Fun with friends continues – Sault Ste Marie U.S. and Canada
After a great day of biking on Mackinac Island (remember, its pronounced “Mackinaw”), the four of us still had plenty of places we wanted to check out. Don and Lisa, driving from Warren, Ohio to meet up with us, could only get away for a week – they have jobs, after all – bummer! So we filled our days together from our home base at Mackinaw City, driving to the twin cities of Sault Ste Marie – the Michigan and Canadian sides of the international border. On our last day together we explored Mackinaw City on our bikes.
Sault Ste Marie, MI
We had initially planned to watch large freighters move through the Soo Locks system from an observation platform next to the Soo Locks visitor center. But then we found out about a two-hour narrated Soo Locks Boat Tour excursion that would actually take us through the locks – much better!
The Soo Locks are a set of parallel locks located on St. Mary’s river which enable ships to travel between Lake Superior and the lower Great Lakes. The locks were required to bypass the rapids of the river, where the water falls 21 feet from the level of Lake Superior to the level of the lower lakes. The locks are powered by gravity itself – no pumps are used. Water moves in and out of the lock chambers by simply opening and closing valves, and it takes only a few minutes to fill or empty them with 22 million gallons of water.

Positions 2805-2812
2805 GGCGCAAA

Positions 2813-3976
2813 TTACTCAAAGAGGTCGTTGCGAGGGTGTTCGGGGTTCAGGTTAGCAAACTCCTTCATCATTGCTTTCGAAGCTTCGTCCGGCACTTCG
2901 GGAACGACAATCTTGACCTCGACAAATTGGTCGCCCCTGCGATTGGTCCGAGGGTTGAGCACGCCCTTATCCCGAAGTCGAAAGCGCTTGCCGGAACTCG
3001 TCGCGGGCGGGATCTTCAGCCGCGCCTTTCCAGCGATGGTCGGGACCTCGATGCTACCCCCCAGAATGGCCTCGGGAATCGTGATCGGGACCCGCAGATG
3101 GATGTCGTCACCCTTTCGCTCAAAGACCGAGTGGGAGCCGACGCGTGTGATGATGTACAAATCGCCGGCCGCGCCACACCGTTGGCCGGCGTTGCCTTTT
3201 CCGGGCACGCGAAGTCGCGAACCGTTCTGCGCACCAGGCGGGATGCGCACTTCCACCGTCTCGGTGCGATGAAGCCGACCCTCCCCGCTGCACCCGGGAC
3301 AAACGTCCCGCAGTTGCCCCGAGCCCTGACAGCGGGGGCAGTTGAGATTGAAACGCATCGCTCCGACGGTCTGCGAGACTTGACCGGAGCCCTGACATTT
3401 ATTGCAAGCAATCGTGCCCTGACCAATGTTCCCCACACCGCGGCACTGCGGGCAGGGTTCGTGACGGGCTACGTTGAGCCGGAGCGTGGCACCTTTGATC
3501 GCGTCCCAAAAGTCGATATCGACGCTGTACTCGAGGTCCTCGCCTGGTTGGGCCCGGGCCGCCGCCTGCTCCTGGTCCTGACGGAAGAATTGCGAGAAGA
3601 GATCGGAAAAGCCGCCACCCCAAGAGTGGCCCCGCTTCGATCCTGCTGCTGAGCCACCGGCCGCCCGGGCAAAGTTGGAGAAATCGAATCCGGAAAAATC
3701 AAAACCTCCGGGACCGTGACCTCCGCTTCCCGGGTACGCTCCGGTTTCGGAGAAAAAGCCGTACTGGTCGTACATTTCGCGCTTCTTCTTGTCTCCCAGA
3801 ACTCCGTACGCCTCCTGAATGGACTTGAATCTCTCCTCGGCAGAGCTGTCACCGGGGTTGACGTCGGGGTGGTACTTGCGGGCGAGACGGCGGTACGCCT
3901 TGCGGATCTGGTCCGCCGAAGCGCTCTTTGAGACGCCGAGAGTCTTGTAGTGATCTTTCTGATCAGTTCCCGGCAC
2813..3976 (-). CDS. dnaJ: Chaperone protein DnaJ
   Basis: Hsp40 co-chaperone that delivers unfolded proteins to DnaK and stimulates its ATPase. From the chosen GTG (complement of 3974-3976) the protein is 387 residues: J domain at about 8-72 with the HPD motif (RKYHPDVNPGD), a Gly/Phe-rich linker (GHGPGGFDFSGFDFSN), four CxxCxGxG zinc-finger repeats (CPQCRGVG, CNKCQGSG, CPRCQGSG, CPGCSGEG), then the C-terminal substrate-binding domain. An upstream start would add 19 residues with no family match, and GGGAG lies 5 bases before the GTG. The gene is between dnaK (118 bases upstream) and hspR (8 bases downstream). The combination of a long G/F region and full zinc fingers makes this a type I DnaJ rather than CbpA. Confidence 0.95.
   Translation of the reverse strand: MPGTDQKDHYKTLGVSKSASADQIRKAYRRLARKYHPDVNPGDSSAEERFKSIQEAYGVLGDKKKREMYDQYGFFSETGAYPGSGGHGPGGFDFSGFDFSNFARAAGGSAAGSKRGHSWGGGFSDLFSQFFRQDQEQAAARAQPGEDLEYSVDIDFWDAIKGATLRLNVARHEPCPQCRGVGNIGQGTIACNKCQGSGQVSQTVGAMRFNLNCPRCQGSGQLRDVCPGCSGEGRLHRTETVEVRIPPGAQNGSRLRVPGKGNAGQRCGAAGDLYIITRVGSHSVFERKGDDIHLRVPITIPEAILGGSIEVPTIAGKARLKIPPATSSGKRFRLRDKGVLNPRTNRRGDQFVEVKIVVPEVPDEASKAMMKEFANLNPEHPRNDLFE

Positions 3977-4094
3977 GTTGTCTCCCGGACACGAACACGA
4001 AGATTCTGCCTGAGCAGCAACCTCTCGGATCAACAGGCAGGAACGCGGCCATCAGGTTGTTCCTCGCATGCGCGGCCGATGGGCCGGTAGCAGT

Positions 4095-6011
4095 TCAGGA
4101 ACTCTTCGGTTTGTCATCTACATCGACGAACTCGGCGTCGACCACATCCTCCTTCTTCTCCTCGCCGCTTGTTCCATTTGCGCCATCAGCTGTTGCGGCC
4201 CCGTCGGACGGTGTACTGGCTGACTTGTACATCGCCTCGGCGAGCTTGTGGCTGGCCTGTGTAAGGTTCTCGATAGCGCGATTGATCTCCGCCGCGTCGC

Since we were traveling up-bound at the beginning of our tour, the chamber was filled and our boat rose twenty-one feet straight up to the level of Lake Superior. The chamber is able to handle ships up to 800 feet long, so our little tour boat seemed like a toy in there! Once the chamber was filled, the gates opened and we cruised under the International Bridge and a railroad bridge.
As we crossed under the International Bridge, I noticed these two workers who seemed to be comfortable hanging out up there: